Dale Amy
February 3, 2010

Those of you with particularly good long-term memory may recall our Fox 500 project. Yes, Editor Turner's "baby" has had a rather prolonged gestation period, long enough that were this birthing part of the animal kingdom, its species would be extinct by now. And of course we're nowhere near finished yet. But we're thrilled to report that this comprehensive merging of old-school T-top Fox and 21st century technology has finally seen the light of day and has burnt off more than a few rubber molecules in the name of foolishness and photography. It may not be pretty (yet), but our hoodless hatchback is now endowed with Olympic-quality power, reflexes, and agility.

Because this epic has been so long in the making, a brief recap is probably in order. We started off a couple years back with a tired '88 T-top LX and a plan to stuff it with a modern Shelby GT500 crate motor (PN M-6007-C54) from Ford Racing-thus the Fox 500 moniker. Figuring it would be irresponsible or just plain insane to inject those supercharged steroids into a flaccid stock Fox platform, we first needed to line up some serious supporting hardware in the form of suspension, rollcage, braking, fuel system, electrical, cooling, and other upgrades that we've documented in previous installments. Thankfully, the build project landed in the oh-so capable hands of Paul Svinicki and crew at Paul's High Performance, without whom this whole harebrained scheme could never, ever have come to fruition. When problems arise-as they inevitably do-these guys find a solution.

To suit the theme of the project, boss-man Turner decided the Fox 500 should wear a GT500's platter-sized front brakes (FRPP's M-2300-S kit.) After modifying a set of SN-95-style spindles, the PHP team bolted these to our Maximum Motorsports tubular K-member (made specifically to mount a Modular in a Fox platform) and A-arms, but the 14-inch rotors and huge Brembo calipers caused some real head scratching when it came to front wheel offset. Likewise, our torque arm-suspended, shortened Strange 8.8-inch rear axle presented its own wheel offset issues out back (we may have goofed a bit on our width specifications). So instead of using the factory GT500 wheels we had originally envisioned, we had to turn to True Forged Wheels for some ultra-custom 18-inch hoops with extreme positive offset up front and deep-dish negative offset for the rear. This back-and-forth process took time until they were just right, but as you can see, the results were well worth the wait. We wrapped them in sticky Nitto NT555 rubber (and Turner may have to order new rear examples soon after our photo-shoot foolishness).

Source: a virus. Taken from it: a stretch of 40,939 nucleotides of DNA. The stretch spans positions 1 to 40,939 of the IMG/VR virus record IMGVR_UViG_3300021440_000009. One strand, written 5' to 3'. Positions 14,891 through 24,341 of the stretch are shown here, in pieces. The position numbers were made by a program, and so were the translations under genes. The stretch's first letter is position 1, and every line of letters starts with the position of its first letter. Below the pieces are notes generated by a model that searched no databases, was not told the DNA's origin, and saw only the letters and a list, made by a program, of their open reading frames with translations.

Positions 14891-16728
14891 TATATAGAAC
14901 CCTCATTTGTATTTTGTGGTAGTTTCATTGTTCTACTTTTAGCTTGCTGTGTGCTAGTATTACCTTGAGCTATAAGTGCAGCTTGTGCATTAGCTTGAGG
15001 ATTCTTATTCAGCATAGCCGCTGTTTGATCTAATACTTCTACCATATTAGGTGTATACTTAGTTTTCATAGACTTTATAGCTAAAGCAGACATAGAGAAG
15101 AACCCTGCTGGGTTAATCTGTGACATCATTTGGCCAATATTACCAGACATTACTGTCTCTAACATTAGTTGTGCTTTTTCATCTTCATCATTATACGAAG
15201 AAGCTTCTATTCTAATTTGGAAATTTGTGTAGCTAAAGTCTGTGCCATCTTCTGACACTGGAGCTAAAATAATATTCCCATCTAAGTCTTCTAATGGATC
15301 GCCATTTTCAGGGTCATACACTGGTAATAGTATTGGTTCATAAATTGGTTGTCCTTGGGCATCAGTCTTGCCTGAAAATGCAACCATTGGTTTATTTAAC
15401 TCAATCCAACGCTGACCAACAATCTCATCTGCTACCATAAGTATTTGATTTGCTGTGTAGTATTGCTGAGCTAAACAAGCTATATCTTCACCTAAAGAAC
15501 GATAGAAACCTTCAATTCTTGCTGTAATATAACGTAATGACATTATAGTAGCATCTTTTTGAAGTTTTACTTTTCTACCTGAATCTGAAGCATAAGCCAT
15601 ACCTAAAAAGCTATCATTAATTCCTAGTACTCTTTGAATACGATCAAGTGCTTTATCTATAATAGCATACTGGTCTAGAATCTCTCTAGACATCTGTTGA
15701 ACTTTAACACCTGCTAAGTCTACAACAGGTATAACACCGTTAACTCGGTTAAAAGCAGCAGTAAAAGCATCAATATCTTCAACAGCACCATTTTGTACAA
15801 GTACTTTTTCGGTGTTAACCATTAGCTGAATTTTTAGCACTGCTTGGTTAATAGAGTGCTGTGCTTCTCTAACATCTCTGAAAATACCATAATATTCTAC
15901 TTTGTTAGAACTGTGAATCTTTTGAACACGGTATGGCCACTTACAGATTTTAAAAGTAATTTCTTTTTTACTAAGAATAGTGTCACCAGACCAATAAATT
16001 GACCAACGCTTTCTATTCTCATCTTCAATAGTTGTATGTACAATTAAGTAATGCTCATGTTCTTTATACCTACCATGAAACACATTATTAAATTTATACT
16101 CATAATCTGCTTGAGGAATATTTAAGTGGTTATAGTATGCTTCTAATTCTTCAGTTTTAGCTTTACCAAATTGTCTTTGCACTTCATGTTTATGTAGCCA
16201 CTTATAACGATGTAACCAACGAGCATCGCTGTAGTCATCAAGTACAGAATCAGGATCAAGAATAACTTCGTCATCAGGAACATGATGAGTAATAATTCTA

Since our last installment wherein we looked at the unique electrical and electronic solutions now available for Frankenstein projects like this, the PHP team has been busily wrapping up a number of details to get the Fox 500 ready for the road and dyno. The most recent to-do list included swapping out the "regular" T56 gearbox they had temporarily installed, and replacing it with Tremec's new T56 Magnum edition ("Magnum Opus," Sept. '09, p. 94) behind a QuickTime SFI-certified steel bellhousing. We also had to source an A/C evaporator and heater core from Latemodel Restoration Supply, and an HVAC case from Mustang Parts Specialties, while Brothers Performance shipped us out a new steering rack to replace the comatose original.

Lastly, with everything working together in mechanical harmony, we sent the multi-hued LX to the alignment shop to get its high-tech and adjustable Maximum Motorsports suspension pointed in the right direction. Note that we won't bother messing with exact ride height and coilover setup until we reach final vehicle weight with a full interior and other currently AWOL accouterments.

Finally, the reborn Fox was ready for the PHP dyno (see sidebar) and some quick driving impressions-and those impressions are that Editor Turner's patience will be amply rewarded once he eventually gets his hands on this thing.

Now that our Fox 500 is capable of tearing around under its own considerable power (just like a real car!), we'd like to think that the hard part is behind us, but there's still that rough old exterior and crusty, gutted cabin to be addressed. So as the project now says goodbye to Paul's High Performance shops in Jackson, Michigan. It will head about an hour east to Detroit, where the ailing body and paint will be tackled. Stay tuned ...

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